February 9, 2017 at 8:07 am #28711
Here’s an example of using the IF() function to rank a stock according to a technical indicator value. For those of you familiar with Excel, the IF statement is based on the same principle as it introduces decision-making in to the formula. If the condition is true then one value is given, or if it is false then another is given. The syntax used is IF(formula, true value, false value).
For example, IF (CLOSE()> MA(BARS=50),CLOSE(), MA(BARS=50)) will return the closing price if it is higher than the 50 day moving average (i.e. the true condition), or the moving average if it is lower (i.e. the condition is false).
Note that if the true and false values are not specified (i.e just the IF(CLOSE() > MA(BARS=50)) then it turns in to a true/false Boolean condition, with a value of 1 given to a true result, and zero for false. To have a green True or red False result in a column rather than a value simply use CLOSE() > MA(BARS=50) without using the IF function.
In this example the following values will be assigned to each symbol based on whether two moving averages are sloping up or not:
1 = 13 Exponential MA and 50EMA both sloping up (condition 1 is true, and condition 2 is true)
2 = 13EMA sloping up and 50EMA sloping down (true, false)
3 = 13EMA sloping down and 50EMA sloping up (false, true)
4 = 13EMA and 50EMA both sloping down (false, false)
This can be expressed in the Optuma Scripting Language as follows:123456MA1 = MA(BARS=13, STYLE=Exponential, CALC=Close);MA2 = MA(BARS=50, STYLE=Exponential, CALC=Close);IF(MA1 IsUp, IF(MA2 IsUp, 1, 2), IF(MA2 IsUp, 3, 4))
This states that if the variable MA1 (the 13EMA) is sloping up (i.e. true) it will then look at variable MA2 (50EMA) and if that is also true a value of 1 will be assigned, but if MA2 is down then it will be assigned a 2 (false).
If the initial MA1 IsUp condition is false (ie it’s sloping down) then it will look to the second nested IF statement to determine whether MA2 IsUp is true (3) or false (4).
When added to a custom column in a Watchlist the values will be calculated for each symbol – as verified by the 13EMA Up? and 50EMA Up? columns in the attached image.
For clients with a Professional or Enterprise Services subscription these values can then be grouped, and summary counts / averages applied to them. In this example of the S&P400 Midcap Index 162 members have a MA Rank value of 1, 10 with a 2, 94 with a 3, and 134 where both EMAs are sloping down:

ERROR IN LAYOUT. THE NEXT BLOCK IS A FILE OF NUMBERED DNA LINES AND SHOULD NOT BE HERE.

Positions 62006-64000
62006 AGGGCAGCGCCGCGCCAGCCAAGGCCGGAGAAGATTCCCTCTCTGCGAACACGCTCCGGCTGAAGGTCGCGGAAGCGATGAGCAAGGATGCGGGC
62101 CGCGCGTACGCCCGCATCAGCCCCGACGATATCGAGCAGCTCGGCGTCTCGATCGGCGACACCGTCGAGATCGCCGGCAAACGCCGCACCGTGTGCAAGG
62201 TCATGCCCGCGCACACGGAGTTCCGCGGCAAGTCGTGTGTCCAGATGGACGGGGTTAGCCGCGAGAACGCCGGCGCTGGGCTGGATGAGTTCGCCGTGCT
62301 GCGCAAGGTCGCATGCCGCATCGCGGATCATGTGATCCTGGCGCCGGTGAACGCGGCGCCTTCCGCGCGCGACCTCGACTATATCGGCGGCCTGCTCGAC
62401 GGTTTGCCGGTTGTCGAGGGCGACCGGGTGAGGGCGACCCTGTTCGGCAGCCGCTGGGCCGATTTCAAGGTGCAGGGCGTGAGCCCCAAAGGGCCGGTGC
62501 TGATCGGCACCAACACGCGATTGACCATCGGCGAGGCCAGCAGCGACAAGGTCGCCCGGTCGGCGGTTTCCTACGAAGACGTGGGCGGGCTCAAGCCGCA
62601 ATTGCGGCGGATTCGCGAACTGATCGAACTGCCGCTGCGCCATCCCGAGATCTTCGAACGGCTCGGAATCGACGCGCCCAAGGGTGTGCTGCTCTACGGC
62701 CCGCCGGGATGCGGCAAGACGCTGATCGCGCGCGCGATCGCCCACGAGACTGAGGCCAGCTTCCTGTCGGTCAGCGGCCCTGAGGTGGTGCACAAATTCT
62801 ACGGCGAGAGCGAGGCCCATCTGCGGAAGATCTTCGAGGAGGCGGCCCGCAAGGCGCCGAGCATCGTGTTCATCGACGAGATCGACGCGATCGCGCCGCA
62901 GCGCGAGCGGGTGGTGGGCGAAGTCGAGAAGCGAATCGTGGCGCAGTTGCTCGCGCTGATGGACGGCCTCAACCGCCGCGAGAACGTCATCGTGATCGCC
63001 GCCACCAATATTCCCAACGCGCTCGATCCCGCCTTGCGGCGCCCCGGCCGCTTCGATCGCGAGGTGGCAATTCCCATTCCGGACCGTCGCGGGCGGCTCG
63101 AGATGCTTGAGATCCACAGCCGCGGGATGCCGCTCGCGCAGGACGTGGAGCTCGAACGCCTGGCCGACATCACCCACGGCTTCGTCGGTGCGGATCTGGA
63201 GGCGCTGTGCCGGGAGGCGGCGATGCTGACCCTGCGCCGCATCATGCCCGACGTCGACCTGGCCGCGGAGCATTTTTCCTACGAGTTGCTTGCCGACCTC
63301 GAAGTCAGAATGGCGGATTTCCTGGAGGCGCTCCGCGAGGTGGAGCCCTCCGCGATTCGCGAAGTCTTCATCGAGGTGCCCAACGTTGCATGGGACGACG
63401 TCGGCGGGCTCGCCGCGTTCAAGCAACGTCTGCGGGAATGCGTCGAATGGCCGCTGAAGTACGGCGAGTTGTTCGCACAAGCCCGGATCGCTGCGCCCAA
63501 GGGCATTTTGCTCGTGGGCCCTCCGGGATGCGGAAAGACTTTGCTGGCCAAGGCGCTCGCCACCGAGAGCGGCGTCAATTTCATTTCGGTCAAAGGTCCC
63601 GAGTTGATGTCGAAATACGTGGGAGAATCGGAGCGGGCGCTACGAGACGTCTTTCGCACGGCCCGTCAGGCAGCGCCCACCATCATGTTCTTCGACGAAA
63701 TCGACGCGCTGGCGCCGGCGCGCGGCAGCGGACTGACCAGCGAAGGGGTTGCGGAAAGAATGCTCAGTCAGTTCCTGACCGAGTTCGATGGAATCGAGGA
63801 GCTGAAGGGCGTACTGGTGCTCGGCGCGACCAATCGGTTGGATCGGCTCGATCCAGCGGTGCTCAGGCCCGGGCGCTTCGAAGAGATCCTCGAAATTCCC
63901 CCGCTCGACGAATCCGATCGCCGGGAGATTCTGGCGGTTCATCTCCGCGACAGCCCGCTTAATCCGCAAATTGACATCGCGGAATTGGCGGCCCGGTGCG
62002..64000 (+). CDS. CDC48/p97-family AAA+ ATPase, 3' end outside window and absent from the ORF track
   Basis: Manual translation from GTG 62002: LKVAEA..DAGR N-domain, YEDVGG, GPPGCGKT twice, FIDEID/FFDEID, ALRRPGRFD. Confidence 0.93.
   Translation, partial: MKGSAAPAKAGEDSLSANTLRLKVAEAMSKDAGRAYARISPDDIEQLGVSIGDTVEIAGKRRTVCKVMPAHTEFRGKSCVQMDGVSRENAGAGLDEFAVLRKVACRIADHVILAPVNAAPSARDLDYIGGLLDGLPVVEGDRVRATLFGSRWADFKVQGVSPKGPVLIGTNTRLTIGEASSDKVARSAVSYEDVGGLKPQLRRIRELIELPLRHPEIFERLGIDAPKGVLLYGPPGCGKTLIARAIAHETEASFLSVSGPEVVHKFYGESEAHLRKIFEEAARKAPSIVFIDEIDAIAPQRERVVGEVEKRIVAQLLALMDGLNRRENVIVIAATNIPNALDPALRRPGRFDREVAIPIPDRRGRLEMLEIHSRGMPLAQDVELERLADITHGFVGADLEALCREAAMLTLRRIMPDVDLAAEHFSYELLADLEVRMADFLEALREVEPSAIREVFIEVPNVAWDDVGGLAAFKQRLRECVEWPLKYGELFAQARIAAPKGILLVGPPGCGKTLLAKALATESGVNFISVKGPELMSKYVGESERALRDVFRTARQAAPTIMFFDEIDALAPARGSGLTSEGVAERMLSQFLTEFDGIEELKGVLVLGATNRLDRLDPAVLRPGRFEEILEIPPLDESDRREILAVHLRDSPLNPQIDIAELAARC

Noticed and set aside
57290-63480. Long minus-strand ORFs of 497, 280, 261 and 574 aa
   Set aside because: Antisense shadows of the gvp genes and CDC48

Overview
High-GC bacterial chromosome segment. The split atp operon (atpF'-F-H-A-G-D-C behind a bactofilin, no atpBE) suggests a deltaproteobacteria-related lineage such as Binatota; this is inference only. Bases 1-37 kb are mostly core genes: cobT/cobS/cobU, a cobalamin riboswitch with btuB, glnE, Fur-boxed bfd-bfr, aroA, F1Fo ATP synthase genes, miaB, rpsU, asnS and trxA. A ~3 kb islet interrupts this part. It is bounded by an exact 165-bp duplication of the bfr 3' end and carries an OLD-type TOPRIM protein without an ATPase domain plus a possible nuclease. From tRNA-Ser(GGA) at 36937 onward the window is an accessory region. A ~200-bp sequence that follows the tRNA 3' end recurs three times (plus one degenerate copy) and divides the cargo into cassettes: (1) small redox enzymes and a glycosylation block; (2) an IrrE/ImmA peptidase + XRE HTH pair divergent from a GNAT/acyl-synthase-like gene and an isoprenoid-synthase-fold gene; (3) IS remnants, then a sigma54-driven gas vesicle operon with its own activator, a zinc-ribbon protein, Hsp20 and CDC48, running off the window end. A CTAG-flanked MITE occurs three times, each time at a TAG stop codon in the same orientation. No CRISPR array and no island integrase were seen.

March 12, 2019 at 8:23 pm #51587
- This topic was modified 5 years ago by Darren.
Using the IF statement above to calculated a ranking value of the EMA slopes in a watchlist, it’s possible to colour the watchlist label based on the value colour the watchlist label based on the value:January 12, 2022 at 11:13 am #67213Louis
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Hi. I’d like to build on the idea of ranking using IF statements in a watchlist, if possible.
I have 2 IF statements. They both work. Each IF statement assigns a number if true and a different number if false. I want to use them together to save space on my watchlist. Below I am pasting 2 scripts, but in reality the IF statements are in different scripts/columns:12345678910111213//Define the 4 possibilitiesV1 = Close() >= HIGHESTHIGH(CLOSE(), BARS=21) ;V2 = Close() >= HIGHESTHIGH(CLOSE(), BARS=63) ;V3 = Close() >= HIGHESTHIGH(CLOSE(), BARS=252) ;V4 = Close() >= HIGHESTHIGH(CLOSE(), BARS=21, RANGE=All Time) ;//Script 1 works perfectly to pick up v1 and v2***If(v1, if(v2, 2, 1))//Script 2 works perfectly to pick up v3 and v4**If(v3, if(v4, 4, 3))
The idea is to have 1 column in the watchlist instead of 2 columns. I want to see 4 if it’s an all time closing high, 3 if its a 252 bar closing high, 2 if it’s a 63 bar closing high, and 1 if it’s a 21 bar closing high. I have tried many, may things and cannot seem to crack the code. Please let me know if I can accomplish this.
LouisJanuary 12, 2022 at 11:59 pm #67241
Hi Louis you need to nest all the IF statements together, as in my example in the first post.
However, because your ranking system isn’t mutually exclusive (i.e. if v4 is true then all the others must be true as well) then you have to start with V4 first and work backwards.123IF(V4,4, IF(v3, 3, IF(V2,2, IF(V1,1,0))))
January 13, 2022 at 3:25 am #67249Louis
- This reply was modified 1 year ago by Darren.
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Thank you, Darren. This worked perfectly!
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